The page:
By APARNA BALAKUMAR.
Isabelle is 11. She is an Australian schoolgirl who was born a boy, and her story is the starting point for a startling documentary about transgender children that screens on the ABC tonight.
“If you don’t be yourself,” Isabelle says, “then you’re going to be miserable for your whole life.”
And she’s more than right.
For children like Isabelle, the process of adolescent self-discovery is a complex one. For some, it involves undergoing the process of changing their biologically determined gender– by definition or through medically transitioning.
It was just one year ago that Isabelle revealed the truth to her parents: she might have been born in a boy’s body, but in her heart, she identifies as a girl.
“I just said to my mum that I didn’t want to be a boy. I felt like a girl…I’m sick of living in this body,” Isabelle revealed on an ABC Four Corners report to air tonight.
And Isabelle’s mum, Naomi, is 100 per cent behind her girl’s decision. “We only have one job here,” she says, in a sentiment that should make every parent stand up and cheer, “and that’s to help her create a future that she can live with.”Isabelle, riding her bike.
Despite Isabelle and her family’s certainty of her transgender status, current laws ensure that accessing medical transgender treatment– should she seek it–will be anything but a simple process.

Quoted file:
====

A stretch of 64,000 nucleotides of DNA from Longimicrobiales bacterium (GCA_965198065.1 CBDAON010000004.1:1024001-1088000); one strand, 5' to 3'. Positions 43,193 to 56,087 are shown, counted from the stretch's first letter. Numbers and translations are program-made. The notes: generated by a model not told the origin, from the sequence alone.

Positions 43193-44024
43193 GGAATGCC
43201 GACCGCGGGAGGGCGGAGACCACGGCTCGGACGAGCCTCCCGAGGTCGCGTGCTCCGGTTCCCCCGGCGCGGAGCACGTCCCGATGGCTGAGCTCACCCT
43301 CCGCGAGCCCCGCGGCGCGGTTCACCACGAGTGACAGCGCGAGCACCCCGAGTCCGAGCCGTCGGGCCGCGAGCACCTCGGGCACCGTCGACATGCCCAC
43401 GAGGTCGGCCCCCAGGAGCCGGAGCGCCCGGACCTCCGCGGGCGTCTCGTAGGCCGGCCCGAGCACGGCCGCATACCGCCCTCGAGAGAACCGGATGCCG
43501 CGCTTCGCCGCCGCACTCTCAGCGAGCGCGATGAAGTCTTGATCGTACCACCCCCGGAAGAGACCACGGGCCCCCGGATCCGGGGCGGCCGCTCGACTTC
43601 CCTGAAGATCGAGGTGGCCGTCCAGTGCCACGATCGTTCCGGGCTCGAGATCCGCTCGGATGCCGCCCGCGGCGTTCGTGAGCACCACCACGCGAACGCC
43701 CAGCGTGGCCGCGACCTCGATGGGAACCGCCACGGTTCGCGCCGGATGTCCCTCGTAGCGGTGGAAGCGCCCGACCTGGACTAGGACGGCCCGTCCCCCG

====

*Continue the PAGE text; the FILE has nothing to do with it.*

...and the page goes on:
Currently, children wishing to change gender must wait until they are 16 to apply for irreversible cross-changing hormones from the Family Court. The court will assess whether they have the capacity to consent to treatment – to basically prove they have the maturity to make such a decision – known as the Gillick competent.
Chief Justice Diana Bryant of the Family Court says the Gillick’s component helps courts ensure a child is “psychologically in a position where they could make these decisions.”
But many families and doctors are unhappy about the various legal loopholes and costs associated with this process, believing the decision to transition can be left in the hands of children, their families and medical professionals.
“I don’t think going back to court is a good thing at all. I don’t think it is necessary to be honest,” Dr Telfer says.
Dr Telfer is a paediatrician at the gender clinic at the Royal Children’s Hospital in Melbourne and one of Isabelle’s doctors.
She has observed an increase in patient referrals to her department from one in 2003 to a hundred new ones over the past year.Isabelle and Dr Michelle Telfer, Paediatrician at RCH.
In her experience, children are usually already assessed by up to five medical professionals, including psychiatrists, adolescent physicians, and endocrinologists, before being able to access round one of medical treatments– puberty blockers.